The township's Little League players— whose own parade was rained out last month—swelled the ranks of the township's annual Memorial Day parade through Liberty Corner on Monday morning, where neighbors waved on the group of marchers.
But crowd was reminded of the real reason for the day's parade as the brief procession, which started at 9:30 a.m., reached the flag at the War Memorial at the other end of Church Street.
Township Mayor John Malay offered a reminder of the sacrifices made by soldiers past and present in speaking to the group of residents, boy and girl scouts with their parents and a few veterans who lived through wars and armed conflicts from the mid-20th century.
Malay suggested the crowd later raise a glass to salute the nation's veterans as they disbursed after the parade to head to the picnics, barbecues and other summer activities traditionally enjoyed on Memorial Day.
Also addressing the crowd, Liberty Corner Fire Chief Peter Aprahamian noted that Memorial Day initially started in May 1858 as "Decoration Day," with a call to decorate the graves of Civil War soldiers.
The Liberty Corner Fire Co. hosted this year's parade, which now is alternated on an annual basis with being held in downtown Basking Ridge. The parade stepped off from the firehouse on Church Street, where cool drinks and donut holes were available after the event was done.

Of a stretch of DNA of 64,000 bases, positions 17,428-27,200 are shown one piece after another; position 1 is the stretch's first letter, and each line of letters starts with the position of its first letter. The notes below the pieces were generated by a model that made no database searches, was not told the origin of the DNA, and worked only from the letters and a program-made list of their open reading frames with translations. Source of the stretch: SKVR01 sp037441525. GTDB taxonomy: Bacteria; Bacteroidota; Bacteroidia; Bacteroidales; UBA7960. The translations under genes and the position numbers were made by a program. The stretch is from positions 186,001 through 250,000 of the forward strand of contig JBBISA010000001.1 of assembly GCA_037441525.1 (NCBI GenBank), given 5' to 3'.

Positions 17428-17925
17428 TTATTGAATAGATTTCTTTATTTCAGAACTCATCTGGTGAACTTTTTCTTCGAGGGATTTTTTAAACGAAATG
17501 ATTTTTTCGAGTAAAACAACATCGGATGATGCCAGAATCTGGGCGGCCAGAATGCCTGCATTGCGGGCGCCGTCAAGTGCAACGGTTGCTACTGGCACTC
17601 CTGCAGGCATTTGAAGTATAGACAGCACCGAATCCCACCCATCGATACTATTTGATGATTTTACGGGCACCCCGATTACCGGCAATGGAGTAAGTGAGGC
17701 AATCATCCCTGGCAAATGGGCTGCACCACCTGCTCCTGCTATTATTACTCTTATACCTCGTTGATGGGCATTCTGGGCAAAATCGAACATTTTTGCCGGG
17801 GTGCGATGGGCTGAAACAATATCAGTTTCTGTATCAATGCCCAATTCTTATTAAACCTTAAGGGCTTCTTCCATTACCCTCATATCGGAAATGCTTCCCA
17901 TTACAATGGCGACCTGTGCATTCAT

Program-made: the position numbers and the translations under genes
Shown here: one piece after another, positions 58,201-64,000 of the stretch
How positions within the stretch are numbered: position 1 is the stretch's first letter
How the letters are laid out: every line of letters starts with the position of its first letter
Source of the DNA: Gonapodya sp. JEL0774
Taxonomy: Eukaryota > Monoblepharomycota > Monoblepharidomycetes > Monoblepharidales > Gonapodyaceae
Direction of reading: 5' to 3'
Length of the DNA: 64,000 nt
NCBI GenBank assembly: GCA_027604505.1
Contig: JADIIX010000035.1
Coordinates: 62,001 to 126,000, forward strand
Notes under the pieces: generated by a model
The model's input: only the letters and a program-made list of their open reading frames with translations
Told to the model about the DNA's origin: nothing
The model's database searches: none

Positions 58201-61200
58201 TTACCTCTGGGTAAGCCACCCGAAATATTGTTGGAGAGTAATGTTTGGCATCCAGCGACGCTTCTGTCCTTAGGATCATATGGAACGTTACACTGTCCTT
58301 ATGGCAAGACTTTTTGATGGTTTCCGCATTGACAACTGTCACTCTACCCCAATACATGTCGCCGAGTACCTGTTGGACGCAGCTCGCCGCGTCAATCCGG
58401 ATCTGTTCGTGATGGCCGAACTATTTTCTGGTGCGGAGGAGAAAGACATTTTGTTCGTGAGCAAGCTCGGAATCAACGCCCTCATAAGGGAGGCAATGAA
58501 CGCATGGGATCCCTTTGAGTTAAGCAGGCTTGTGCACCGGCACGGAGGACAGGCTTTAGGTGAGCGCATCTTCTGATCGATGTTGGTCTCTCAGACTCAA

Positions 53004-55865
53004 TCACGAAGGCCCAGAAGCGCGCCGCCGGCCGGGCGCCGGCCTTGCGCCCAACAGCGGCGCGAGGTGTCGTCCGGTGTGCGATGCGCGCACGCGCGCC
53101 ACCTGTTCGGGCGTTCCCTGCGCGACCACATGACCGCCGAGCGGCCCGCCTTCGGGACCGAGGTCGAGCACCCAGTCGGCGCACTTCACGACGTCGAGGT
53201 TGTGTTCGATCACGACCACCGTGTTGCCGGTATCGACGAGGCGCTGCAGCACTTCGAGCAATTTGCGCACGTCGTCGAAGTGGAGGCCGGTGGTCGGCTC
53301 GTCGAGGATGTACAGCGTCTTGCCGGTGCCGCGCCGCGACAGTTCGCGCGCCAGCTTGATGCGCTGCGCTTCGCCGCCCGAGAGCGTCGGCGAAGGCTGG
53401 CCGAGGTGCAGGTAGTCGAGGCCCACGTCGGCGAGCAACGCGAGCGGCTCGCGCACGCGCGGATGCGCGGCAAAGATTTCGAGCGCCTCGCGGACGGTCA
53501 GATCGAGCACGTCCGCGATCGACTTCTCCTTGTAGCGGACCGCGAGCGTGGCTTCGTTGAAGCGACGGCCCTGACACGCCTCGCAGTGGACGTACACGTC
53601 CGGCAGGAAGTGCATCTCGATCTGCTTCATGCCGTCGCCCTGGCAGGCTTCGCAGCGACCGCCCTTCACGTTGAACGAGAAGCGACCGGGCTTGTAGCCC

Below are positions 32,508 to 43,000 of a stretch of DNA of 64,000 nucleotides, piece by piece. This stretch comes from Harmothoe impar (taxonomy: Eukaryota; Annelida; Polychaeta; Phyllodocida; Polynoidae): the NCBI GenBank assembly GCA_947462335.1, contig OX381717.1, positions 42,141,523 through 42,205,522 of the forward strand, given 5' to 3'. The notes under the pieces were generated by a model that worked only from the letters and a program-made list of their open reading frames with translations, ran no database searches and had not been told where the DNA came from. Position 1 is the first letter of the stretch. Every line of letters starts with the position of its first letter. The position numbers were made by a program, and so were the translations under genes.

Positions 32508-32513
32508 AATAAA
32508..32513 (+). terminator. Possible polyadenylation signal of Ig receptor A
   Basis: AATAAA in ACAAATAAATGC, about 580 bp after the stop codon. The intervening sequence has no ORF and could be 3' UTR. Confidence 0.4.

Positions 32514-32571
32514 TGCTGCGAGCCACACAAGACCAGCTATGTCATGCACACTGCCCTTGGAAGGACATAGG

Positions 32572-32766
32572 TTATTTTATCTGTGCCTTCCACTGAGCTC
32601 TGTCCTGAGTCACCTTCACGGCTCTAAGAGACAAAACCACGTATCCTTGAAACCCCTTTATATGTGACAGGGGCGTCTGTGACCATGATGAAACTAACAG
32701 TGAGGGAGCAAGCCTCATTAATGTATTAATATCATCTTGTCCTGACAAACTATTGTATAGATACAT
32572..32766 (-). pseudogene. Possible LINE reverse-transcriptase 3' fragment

"Whoever had to clean those firetrucks _ they did a great job," observed Brendan Nihill of Basking Ridge as the gleaming red trucks passed by during the parade. Nihill said he was going to cheer on his daughters, Kelsey and Karen, who were marching among the parade's many Girl Scout troops.
Another parent who had come to cheer on her son was Maria Serbico of Basking Ridge, who said she had ridden her bike to the event.
The crowd of residents from brought chairs, stood or perched on retainer walls along the parade route. A few hundred Little League players added to the group, which also included the Ridge High School Marching Band, civic organizations and members of many Daisy, Cub Scout, and Girl and Boy Scout groups.
Missy Staples of Liberty Corner, who said that she and her husband, Frank, had just walked down to Church Street, said that the couple had been attending the township's Memorial Day parades for close to 30 years.
"It's always nice to see the fire department, and all the kids," she said. "I love these parades."
Nevertheless, she said she would have liked to have seen a bigger crowd, even though most of the route was filled with people. "I wish there were a few more hands clapping," she said.
Former Liberty Corner Fire Chief Ken White, who was in charge of this year's parade, said he believed the parades _ with one each being held in each village for many years _ had been going on for at least 40 years.
Jim DeCoste of Basking Ridge, commander of the American Legion Post 114 in Basking Ridge, said he recalled riding in the parade with his bicycle many decades before, when he was 6 years old.
"It's not really a parade," DeCoste said of the event. "It's really a memorial march for the people who gave their lives for this country."